BLOWING AGENTS

Blowing agents are used to expand rubber, plastics and ceramics to create a foam.  
Blowing agents is lightweight, creates heat insulation, sound absorbency, elasticity, textures, and shock absorbency.  
Blowing agents is used in automotive under-body coatings, sealants, adhesives, weatherstripping, roof coatings,  printing inks, compositions for boats, modeling clay, wine corks, foam packaging boards, paints, and technical textiles.  

A blowing agent is a substance which is capable of producing a cellular structure via a foaming process in a variety of materials that undergo hardening or phase transition, such as polymers, plastics, and metals. 
Blowing agents are typically applied when the blown material is in a liquid stage. 
The cellular structure in a matrix reduces density, increasing thermal and acoustic insulation, while increasing relative stiffness of the original polymer.
Chemical blowing agents are used to produce vinyl foam for improved foot comfort under the carpet. 
Proper selection of the blowing agent is needed to produce the desired density and cell formation of the foam.

Chemical blowing agents are added to the polymer either prior to or during plasticization.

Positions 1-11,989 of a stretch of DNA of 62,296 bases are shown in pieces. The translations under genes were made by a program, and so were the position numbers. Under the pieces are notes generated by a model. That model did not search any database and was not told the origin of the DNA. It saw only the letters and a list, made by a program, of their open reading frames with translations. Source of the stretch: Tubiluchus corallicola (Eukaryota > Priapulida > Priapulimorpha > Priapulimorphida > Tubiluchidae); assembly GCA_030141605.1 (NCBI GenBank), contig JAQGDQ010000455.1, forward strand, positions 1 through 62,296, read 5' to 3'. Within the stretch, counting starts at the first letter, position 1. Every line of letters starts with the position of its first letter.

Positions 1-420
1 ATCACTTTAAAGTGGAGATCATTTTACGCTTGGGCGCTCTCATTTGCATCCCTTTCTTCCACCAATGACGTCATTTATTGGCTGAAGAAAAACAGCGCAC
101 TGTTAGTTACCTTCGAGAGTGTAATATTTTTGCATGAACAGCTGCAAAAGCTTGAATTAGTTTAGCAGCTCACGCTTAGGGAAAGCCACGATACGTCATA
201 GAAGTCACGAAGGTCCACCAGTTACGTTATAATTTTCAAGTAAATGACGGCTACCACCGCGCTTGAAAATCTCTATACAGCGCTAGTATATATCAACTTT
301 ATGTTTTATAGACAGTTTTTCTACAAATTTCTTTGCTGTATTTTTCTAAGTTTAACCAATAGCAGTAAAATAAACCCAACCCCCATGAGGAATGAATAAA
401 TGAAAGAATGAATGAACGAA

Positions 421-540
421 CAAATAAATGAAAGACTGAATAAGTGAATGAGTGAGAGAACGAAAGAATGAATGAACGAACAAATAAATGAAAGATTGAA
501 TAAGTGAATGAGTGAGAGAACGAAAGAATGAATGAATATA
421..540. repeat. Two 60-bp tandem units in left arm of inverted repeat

Blowing agents consist of organic or inorganic compounds that dissociate gas due to a reaction during processing.
Foam blowing agents encompass a wide variety of applications including refrigerators, buildings, automobiles, furniture, packaging, and many more. 
The blowing agent is used to create a cellular structure from liquid plastic resin, and in the case of foam used for insulation it functions as an insulating component of the foam.


1-) AMMONIUM BICARBONATE

CAS Number: 1066-33-7
Molecular Weight: 79.06
EC Number: 213-911-5

Ammonium bicarbonate is an inorganic compound with bicarbonateh formula (NH4)HCO3, simplified to NH5CO3. 
Ammonium bicarbonate has many names, reflecting Ammonium bicarbonates long history. 
Chemically speaking, Ammonium bicarbonate is the bicarbonate salt of the ammonium ion. 
Ammonium bicarbonate is a colourless solid that degrades readily to carbon dioxide, water and ammonia.

Ammonium bicarbonate is an inorganic salt commonly used in the food industry. 
Ammonium bicarbonate can be generated by the interaction of gaseous carbon dioxide and aqueous ammonia. 
The add Ammonium bicarbonateion of ammonium bicarbonate to microbial fuel cells (MFCs) has been reported to improve Ammonium bicarbonates functioning by altering the porosity and pore distribution of catalyst layers.
A recent study reports the use of bubble column evaporator (BCE) based analysis of Ammonium bicarbonates thermal degradation in aqueous solution.

Ammonium bicarbonate, a natural chemical, has a faint ammonia smell because Ammonium bicarbonate slowly decomposes to ammonia, carbon dioxide, and water. 
As a pesticide active ingredient, Ammonium bicarbonate acts as a feeding attractant for insects.